BERLIN – For Franziska Hilberath, whose home in western Germany’s Ahr valley was destroyed by flash floods this summer, it was a Christmas miracle to be able to move into a donation-financed “tiny house” this month just in time for the holidays.
Hilberath and her partner have been sleeping at the homes of friends and relatives since Germany’s most lethal floods in six decades in July that killed more than 180 people and destroyed many houses, roads, railway lines and bridges.
They were on the waiting list for “tiny houses” to stay in while fixing up their old, half-timbered house, where water had reached the ground floor ceiling when the Ahr River burst its banks in the wake of record rainfall.
But they did not expect to get one until February at the earliest. So it was with glee that they received a phone call last week saying they could move in already.
“We have actually now at short notice still got a tree and started to somehow decorate — something we had completely ruled out for this year,” said Hilberath.
The government has set up a €30 billion ($34 billion) recovery fund to help western and southern Germany rebuild after the floods.
But citizens’ initiatives have also raised millions of euros — some of which are now going to fund the construction of tiny houses as frigid temperatures set in and many flood-hit buildings remain without heating or electricity.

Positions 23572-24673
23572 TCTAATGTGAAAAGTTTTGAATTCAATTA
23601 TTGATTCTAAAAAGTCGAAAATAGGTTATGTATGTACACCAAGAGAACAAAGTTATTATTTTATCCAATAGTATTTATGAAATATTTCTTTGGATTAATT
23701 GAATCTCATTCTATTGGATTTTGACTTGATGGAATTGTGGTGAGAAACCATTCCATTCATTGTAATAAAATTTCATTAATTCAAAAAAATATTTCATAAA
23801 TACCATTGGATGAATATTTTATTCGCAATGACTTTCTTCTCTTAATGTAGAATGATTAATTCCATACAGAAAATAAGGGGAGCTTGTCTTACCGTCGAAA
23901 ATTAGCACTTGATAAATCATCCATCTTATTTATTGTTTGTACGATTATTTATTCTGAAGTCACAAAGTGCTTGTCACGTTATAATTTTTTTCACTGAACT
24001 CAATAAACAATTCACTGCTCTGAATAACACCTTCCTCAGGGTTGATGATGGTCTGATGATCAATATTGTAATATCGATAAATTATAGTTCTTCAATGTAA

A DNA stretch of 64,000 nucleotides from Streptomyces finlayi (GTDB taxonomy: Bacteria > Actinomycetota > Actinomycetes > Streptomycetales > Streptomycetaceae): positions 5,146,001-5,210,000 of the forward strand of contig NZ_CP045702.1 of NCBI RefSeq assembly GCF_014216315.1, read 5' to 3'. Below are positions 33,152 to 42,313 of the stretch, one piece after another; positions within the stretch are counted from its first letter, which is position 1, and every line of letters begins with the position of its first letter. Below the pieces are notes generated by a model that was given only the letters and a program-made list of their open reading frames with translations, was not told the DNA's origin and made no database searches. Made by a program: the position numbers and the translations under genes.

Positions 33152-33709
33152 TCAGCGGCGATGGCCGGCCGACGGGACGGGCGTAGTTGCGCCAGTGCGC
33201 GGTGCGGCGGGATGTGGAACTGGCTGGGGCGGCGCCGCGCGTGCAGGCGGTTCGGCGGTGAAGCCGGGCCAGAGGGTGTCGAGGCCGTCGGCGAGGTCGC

So far, 25 tiny homes measuring some 30 square meters (323 square feet) each have been handed over to flood victims like Hilberath in the town of Grafschaft. Each house has a bathroom, bedroom and open kitchen and comes fully equipped with bed linen, kettle and coffee maker.
“They are ready to move into, so people don’t have to organize anything big anymore, but can move in directly and, so to speak, process here what they have experienced,” Grafschaft spokesperson Thomas Hergarten said. Hilberath said her tiny home is not big enough for her Christmas tree which instead bedecks the terrace but she was still grateful for the people who had helped put a roof over her head.
“We’re glad to have arrived here, glad to have privacy again and not spend the night on someone’s couch or airbed,” she said.
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